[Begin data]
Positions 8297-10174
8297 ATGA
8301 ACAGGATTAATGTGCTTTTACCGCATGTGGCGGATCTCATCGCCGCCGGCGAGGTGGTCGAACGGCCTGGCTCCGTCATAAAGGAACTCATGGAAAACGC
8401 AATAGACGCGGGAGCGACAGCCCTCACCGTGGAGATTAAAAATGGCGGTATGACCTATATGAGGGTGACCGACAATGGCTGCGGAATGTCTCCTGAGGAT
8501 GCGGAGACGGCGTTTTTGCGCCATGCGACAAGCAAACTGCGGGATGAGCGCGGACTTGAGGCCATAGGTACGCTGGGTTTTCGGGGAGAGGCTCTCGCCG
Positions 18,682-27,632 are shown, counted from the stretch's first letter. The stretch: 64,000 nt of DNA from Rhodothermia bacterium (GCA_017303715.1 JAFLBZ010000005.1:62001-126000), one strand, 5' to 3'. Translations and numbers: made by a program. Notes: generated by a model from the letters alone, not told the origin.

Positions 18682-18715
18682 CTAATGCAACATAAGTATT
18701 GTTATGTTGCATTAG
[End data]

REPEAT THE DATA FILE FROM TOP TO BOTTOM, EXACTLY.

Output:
Positions 8297-10174
8297 ATGA
8301 ACAGGATTAATGTGCTTTTACCGCATGTGGCGGATCTCATCGCCGCCGGCGAGGTGGTCGAACGGCCTGGCTCCGTCATAAAGGAACTCATGGAAAACGC
8401 AATAGACGCGGGAGCGACAGCCCTCACCGTGGAGATTAAAAATGGCGGTATGACCTATATGAGGGTGACCGACAATGGCTGCGGAATGTCTCCTGAGGAT
8501 GCGGAGACGGCGTTTTTGCGCCATGCGACAAGCAAACTGCGGGATGAGCGCGGACTTGAGGCCATAGGTACGCTGGGTTTTCGGGGAGAGGCTCTCGCCG
Positions 18,682-27,632 are shown, counted from the stretch's first letter. The stretch: 64,000 nt of DNA from Rhodothermia bacterium (GCA_017303715.1 JAFLBZ010000005.1:62001-126000), one strand, 5' to 3'. Translations and numbers: made by a program. Notes: generated by a model from the letters alone, not told the origin.

Positions 18682-18715
18682 CTAATGCAACATAAGTATT
18701 GTTATGTTGCATTAG